The ‘Dogs of the Dow’ strategy uses a relatively straight approach of selecting and rebalancing the stocks within the Dow Jones Industrial Average whose dividend yield seems to be the highest. The Dow Jones Industrial Average is an index of the 30 most reputed companies in the world. The Dogs of the Dow, which is a variation of this strategy, became extremely popular during the early 1990’s as a means to beat the overall index. Since then, this investment method has shown impressive results, sometimes, even outperforming the S&P 500.
The proposition behind the choice of Dow Jones Industrial Average (DJIA) stocks with high dividend returns state that the selected stocks are almost near the bottom of their business cycle, and are most likely to have a higher price rise as compared to the lower yielding stocks.
The Dogs of the Dow is primarily a weighted average portfolio technique. It involves building a portfolio equally distributed among the top 10 companies of DJIA with highest dividend returns at the beginning of the year and redistributing this portfolio on a yearly basis to reflect changes in the 10 companies during the calendar year. For example, if you have a $100000 investment strategy, you will invest $10000 in each of these 10 companies of the DOTD list.
Barking up the right tree – Higher returns and Lower risks
This investment approach requires minimal efforts at the end of each year. Yet it has surpassed the Dow Industrial Average over the long-term, that too with much lower risk. The Dogs of the Dow (DOTD) have yielded a compound average of 14.30 percent as compared to 11.10 percent of the Dow Industrial Average stocks. Apart from the profitability factor, the Dogs of the Dow stocks have been relatively safer.
The successful implementation of this strategy however, requires you to hold all the indicated stocks for the entire year as certain individual stocks run the risk of losing significant value.
Why has the DOTD strategy worked?
Purchase of the corporate stocks of DOTD implies that you are essentially buying the inexpensive stocks in the DJIA, the companies that provisionally out of favor in the stock market, but still remain valuable companies. The hope is that the true value of these rock-bottom priced stocks will be realized, and you will be able to reap a good profit at the year-end by selling these stocks and purchasing the new ‘Dogs of the Dow’ stocks. When you buy new dogs during the next fiscal year, it infers that you are again purchasing stocks that are out of favor with the stock markets and waiting for them to rise.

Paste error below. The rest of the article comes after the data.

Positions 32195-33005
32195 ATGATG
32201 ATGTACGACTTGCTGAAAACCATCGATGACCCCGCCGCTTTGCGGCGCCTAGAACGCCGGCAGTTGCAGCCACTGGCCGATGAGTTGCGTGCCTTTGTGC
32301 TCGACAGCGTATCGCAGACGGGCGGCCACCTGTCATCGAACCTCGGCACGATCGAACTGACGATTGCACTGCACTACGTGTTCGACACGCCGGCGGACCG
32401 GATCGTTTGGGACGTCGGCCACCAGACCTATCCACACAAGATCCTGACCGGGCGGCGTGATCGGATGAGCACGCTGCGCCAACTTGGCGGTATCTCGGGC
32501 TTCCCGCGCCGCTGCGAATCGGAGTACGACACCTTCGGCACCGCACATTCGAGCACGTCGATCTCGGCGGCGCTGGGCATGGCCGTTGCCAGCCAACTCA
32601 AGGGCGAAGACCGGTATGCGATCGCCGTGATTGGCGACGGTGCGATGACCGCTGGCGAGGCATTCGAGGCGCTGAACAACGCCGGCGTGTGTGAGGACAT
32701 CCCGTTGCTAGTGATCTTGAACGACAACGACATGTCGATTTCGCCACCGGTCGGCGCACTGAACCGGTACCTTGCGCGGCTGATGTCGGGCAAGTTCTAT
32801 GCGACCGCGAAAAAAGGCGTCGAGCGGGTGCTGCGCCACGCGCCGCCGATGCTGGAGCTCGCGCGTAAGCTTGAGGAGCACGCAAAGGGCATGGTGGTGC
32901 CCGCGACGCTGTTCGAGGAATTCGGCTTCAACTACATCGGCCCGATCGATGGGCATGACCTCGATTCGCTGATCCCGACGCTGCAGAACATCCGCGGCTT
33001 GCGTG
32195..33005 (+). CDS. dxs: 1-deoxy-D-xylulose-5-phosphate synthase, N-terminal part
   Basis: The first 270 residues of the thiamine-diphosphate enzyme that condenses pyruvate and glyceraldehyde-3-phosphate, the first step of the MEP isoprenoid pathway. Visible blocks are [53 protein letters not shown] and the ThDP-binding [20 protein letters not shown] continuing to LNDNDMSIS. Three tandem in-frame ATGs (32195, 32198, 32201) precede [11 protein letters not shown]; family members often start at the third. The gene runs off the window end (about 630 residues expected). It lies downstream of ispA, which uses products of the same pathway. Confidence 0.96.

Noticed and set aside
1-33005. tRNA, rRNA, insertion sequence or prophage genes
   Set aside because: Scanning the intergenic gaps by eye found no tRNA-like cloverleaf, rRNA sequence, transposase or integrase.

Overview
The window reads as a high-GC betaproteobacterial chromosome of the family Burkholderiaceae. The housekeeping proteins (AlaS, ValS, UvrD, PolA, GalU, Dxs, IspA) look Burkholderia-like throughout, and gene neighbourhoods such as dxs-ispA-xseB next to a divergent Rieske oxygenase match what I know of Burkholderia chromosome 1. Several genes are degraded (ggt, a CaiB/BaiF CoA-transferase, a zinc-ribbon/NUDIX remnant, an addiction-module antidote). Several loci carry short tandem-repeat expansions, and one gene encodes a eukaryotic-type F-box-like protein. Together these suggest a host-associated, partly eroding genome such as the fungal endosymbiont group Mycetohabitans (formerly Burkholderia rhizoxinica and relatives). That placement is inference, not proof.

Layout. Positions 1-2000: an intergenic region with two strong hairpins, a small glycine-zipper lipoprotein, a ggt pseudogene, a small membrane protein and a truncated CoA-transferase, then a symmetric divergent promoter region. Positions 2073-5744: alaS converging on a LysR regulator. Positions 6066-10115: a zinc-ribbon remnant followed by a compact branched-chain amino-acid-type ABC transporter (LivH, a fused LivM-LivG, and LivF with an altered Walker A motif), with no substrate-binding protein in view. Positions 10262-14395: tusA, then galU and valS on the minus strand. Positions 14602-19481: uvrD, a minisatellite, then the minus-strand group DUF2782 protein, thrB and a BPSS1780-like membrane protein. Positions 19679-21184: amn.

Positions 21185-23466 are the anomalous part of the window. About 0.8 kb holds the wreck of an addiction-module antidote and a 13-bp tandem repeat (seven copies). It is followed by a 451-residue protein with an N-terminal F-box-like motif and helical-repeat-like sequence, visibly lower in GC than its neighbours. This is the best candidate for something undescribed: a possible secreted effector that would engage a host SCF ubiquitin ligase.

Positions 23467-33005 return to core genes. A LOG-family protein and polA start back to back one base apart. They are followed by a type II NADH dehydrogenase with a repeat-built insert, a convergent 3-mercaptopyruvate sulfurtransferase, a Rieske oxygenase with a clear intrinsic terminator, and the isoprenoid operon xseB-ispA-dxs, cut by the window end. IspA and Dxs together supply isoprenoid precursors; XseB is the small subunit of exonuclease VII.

However, the returns generated under the Dogs of the Dow strategy can be high only if the dividends are reinvested. Remember, this strategy is not short-term. If you wish the beat the market and bark up the right investment tree, patience is the key.
2013 Dogs of the Dow selection
The Dogs of the Dow started with a fairly good standing in 2012, but the final few laps were strenuous. The overall compounded return was 7.1 percent for 2012 vis-à-vis the 13.6 percent posted by the Dow Industrials. Though most of the stocks proved strong, the weighing down of returns of Intel and Du Pont resulted in lower returns.
The 2013 Dogs of the Dow list remain almost the same except two changes. Hewlett-Packard and McDonalds are the new entrants replacing companies such as Kraft and Procter & Gamble.
The Dogs are definitely not the most sophisticated and advanced investment strategies in the world, but it can definitely add value to the overall stock portfolio. It is always advisable to combine other investments with this strategy to peak yields. Remember that though the ‘Dogs of the Dow’ have been generating tidy returns, the stock market is a cycle of profits and losses. The DOTD is no different, and you should accept this fact as an investor.